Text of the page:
Chapter 23 Your Exercise  Routine

In our ancestors’ time, survival required a tremendous amount of physical exertion. And it wasn’t just about acquiring food. Water is pretty heavy. If they wanted to be even a couple yards away from a stream, our ancestors had to carry large bags or clay pots of water to keep from dehydrating. But water doesn’t give us any calories. So our ancestors were expending all this energy, and not getting any calories in return.

 Nowadays, we have water at the twist of a spigot or bottle cap.

 Of course, our ancestors weren’t just hunting and carrying water around. They had to move just to survive. For them, exercise wasn’t something they scheduled into their day; it was their day. From dawn until dusk, they were moving. And sometimes, even at night, especially when it came to celebrations.

 Women had an interesting routine. They traveled in groups as they walked to sources of water, food, and wood. While they walked, many of them carried their young. Their daily routine also involved digging, climbing, bending, and stretching. At the end of the day, they added more weight to the weight of their children as they carried loads of wood, food, and other items back to the camp. Once they were in the camp, they did such things as cook, clean, prepare shelter, and so on. And then, when the men returned to camp, they might dance into the night. 

 The point is our ancient ancestors didn’t have exercise programs. They didn’t lift a rock and set it down for three sets of ten reps. Instead, if the rock needed to be moved, they moved it; otherwise, they walked around it.

 Because movement was vital to our existence, and movement burns calories, our ancestors made sure they rested whenever possible. Only in rest can we repair our bodies from past exertions and prepare for future stress. If our ancestors didn’t rest, they’d burn out and die, or at least injure themselves and then die.

 A man who is worn out from a taxing hunt does not have the energy, the desire, nor the ability to engage in sex. Similarly, a woman who is worn out from foraging and looking after the young, will not be a fit guardian for the next generation.

 So Mother Nature made sure that humans rested and recovered as much as possible. Only the well-rested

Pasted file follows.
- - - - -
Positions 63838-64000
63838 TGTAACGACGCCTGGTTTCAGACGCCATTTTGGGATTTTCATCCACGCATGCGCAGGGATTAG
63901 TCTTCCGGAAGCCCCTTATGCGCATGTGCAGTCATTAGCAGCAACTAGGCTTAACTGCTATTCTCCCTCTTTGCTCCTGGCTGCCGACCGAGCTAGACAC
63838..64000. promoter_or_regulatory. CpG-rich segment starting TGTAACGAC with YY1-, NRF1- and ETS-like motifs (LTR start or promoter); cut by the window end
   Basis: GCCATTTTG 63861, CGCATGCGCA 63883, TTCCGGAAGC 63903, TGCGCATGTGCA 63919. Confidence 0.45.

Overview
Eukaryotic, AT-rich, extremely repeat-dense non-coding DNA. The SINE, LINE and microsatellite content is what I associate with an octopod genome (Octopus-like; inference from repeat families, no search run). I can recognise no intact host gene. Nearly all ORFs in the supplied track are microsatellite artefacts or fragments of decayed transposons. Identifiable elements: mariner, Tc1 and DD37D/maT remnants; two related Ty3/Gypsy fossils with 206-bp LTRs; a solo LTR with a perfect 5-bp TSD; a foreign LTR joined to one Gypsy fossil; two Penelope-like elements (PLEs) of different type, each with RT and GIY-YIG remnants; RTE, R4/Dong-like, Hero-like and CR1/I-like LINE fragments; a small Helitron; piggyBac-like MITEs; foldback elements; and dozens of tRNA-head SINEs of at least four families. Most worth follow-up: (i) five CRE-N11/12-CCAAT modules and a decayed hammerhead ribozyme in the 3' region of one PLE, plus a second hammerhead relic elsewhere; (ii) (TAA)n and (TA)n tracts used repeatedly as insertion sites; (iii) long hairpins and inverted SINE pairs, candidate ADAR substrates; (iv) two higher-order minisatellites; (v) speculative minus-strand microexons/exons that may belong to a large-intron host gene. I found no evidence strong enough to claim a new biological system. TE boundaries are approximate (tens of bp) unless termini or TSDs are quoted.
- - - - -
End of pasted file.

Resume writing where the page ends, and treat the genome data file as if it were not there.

ancestors had the strength and desire to engage in exuberant and exciting sex to assure that their tribe would continue to expand with new generations of young ones.

 And speaking of exuberances, our ancestors had to be flexible. They were always jumping, bending, stretching, and scrambling. Even their walking was nothing like what we experience on the treadmill. The terrain went up and down. They’d have to side-step and leap over obstacles. And they might have to chase a kid every once in awhile.

 Over thousands of years, humans moved all day long. Some days they pushed themselves; others they rested and recovered. And there certainly wasn’t any concrete under their feet.

 And so we have another Clash. Our bodies are designed to move and to conserve energy at the same time. But our environment keeps us in our seats hour after hour. This sedentary existence signals our bodies that a time of exertion is coming, so our bodies store up energy, day after day, month after month, year after year preparing for an event that never comes.

 When was the last time you had to run away from a saber-toothed tiger? Did you hunt and slaughter your own food? Did you cut wood to heat your house? You probably didn’t even build your house, harvest the materials needed for your clothes, or craft your tools.

 Unlike our ancestors, we have technology that has completely eliminated the need for physical activity in our lives. Worse, children no longer run and play. Teenagers don’t ride their bikes. Parking garages and elevators make sure we get as close as possible to our work desks without breaking a sweat. And entertainment comes into our living rooms like never before. Even those engaging in games sit in big chairs with controls in their hands.

When your bones and muscles are not working, they atrophy. Worse, as the body settles, necessary repair and nurturing molecular functions fail. 

 Now to be clear, while our ancestors were very active, they were also lean. They didn’t have to contend with the extra pounds many of us carry around. So before we begin a discussion about exercise, it is very important that we offer the cliché to consult your healthcare provider before beginning an exercise program. Yes, our ancestors carried heavy packs and lugged around growing children, but they weren’t pounding on hard pavement and they didn’t have sugars and chemically altered fats and carbohydrates flooding their bodies.  So make sure you talk to your healthcare provider before engaging in a new exercise program.  I often tell my patients who are more than 50 pounds overweight to go easy on exercise until they have lost 5-10% of their current weight.  This avoids extra trauma to the joints of the back and lower extremities.  I can also reassure them that when they have lost that amount of weight they will have more energy and less inflammation of their muscles and joints. 

 Doesn’t it make sense that the healthiest exercise routine would look a lot how our ancestors moved? After all, our bodies developed to accommodate the environment. And the most successful people passed on their DNA to us.  Most of our ancestors did not run or even jog for long distances. Instead, walking was a much better mode of movement over vast parcels of land. This is why many people maintain or lose weight when they walk 10,000 steps per day. Those steps represent about five miles of walking.  Add a little resistance training and more aerobic exercise, and even better results happen. The point is, a good exercise program doesn’t need to include massive workouts or complicated routines.